Costa Rican officials meet in Limón to discuss Jairo Mora case
It has been 48 days – not hours – since the murder of 26-year-old Costa Rican turtle conservationist Jairo Mora. In that time there have been vigils, petitions and rewards offered by environmentalists. Officials in San José have responded with statements and assurances by the judicial system, and they have held several meetings. A U.S. congressman has even gotten involved. Yet the one thing there has not been is an arrest in the high-profile case.
Last week, Costa Rica’s Chief Prosecutor Jorge Chavarría said investigators had identified two suspects in the case, and he promised there would be important “news” this week. Yet instead of an arrest, that news appears to have been yet another meeting.
On Wednesday, Environment Minister René Castro and Public Security Vice Minister Celso Gamboa traveled to the prosecutor’s office in Limón to talk with Mora’s friends and family.
“We went to Limón because the Environment Ministry wanted to accompany Jairo Mora’s family and because we are working to understand why there hasn’t been justice in this case,” Castro said.
The ministers and Mora’s family met with the Limón’s Adjunct Prosecutor Alexander Mora, who, according to an Environment Ministry press release, assured them that the case is being taken seriously. Authorities are not releasing any additional information on the case.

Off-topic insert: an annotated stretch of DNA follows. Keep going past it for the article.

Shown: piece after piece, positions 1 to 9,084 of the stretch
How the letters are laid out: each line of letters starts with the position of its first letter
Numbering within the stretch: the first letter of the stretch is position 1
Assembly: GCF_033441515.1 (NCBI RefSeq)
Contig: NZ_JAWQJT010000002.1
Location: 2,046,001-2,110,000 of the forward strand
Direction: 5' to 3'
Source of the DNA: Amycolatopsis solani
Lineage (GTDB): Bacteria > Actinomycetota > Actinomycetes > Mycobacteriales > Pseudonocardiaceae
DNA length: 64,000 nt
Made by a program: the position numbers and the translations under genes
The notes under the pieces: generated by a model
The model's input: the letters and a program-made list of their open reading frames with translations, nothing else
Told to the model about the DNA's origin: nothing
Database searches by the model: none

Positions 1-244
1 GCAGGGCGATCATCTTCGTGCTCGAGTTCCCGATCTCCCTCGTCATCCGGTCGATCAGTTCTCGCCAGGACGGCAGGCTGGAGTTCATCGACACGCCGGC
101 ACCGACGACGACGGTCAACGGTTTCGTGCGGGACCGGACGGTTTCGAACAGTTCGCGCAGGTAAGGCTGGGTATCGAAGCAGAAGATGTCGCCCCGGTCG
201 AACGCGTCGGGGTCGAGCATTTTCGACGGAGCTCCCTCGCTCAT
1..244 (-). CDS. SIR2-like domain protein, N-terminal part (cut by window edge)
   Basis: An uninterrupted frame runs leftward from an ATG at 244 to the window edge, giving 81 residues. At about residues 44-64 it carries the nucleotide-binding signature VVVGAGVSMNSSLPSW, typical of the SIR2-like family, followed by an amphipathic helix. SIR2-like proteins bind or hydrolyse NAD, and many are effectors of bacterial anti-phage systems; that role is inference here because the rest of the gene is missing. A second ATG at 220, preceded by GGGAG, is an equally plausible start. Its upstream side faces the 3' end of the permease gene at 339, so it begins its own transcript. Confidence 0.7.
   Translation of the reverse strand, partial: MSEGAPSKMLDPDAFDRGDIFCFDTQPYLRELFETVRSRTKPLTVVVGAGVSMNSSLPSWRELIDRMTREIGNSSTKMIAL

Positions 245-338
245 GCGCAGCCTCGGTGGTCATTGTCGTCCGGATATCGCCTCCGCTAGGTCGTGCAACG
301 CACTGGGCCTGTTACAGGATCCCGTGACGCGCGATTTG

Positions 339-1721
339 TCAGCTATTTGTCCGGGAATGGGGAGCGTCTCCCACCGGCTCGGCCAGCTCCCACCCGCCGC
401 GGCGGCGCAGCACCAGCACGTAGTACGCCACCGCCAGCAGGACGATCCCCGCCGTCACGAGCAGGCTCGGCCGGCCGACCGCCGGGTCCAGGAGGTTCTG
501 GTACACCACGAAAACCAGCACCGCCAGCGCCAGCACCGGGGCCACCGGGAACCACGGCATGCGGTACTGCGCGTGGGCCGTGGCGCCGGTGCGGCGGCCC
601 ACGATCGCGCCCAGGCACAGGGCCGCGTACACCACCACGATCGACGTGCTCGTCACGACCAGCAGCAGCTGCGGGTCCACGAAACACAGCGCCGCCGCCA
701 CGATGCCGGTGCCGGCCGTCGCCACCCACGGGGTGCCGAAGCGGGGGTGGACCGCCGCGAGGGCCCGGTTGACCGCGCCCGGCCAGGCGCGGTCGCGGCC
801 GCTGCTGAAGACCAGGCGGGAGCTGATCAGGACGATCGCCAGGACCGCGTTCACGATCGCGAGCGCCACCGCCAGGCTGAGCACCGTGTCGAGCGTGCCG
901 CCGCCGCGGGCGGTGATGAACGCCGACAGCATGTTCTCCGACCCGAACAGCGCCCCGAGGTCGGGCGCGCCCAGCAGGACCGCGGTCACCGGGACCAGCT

“There is a sense of frustration among members of our organization. First of all we have the environment minister telling us things are going well, that they know who the suspects are. But this is the same thing they have been saying for months,” Didiher Chacón, director of WIDECAST, told crhoy.com on Tuesday.
Environmental groups are planning a protest for July 31, the two-month anniversary of Mora’s death. According to AmeliaRueda.com, protesters will meet at the Environment Ministry at 5 p.m. and march to the Judicial Investigation Police (OIJ) and the Legislative Assembly.
The purpose of the march is to keep pressure on the OIJ to make an arrest and to encourage transparency in the government’s process of creating a protected area in Mora’s name on the Caribbean coast.
Demonstrators also will pass around a petition that currently has more than 150,000 signatures asking for transparency in the formation of protected areas and the protection of those who care for them.
This story was updated at 12:05 p.m. on July 19 to include information about the July 31 demonstration.
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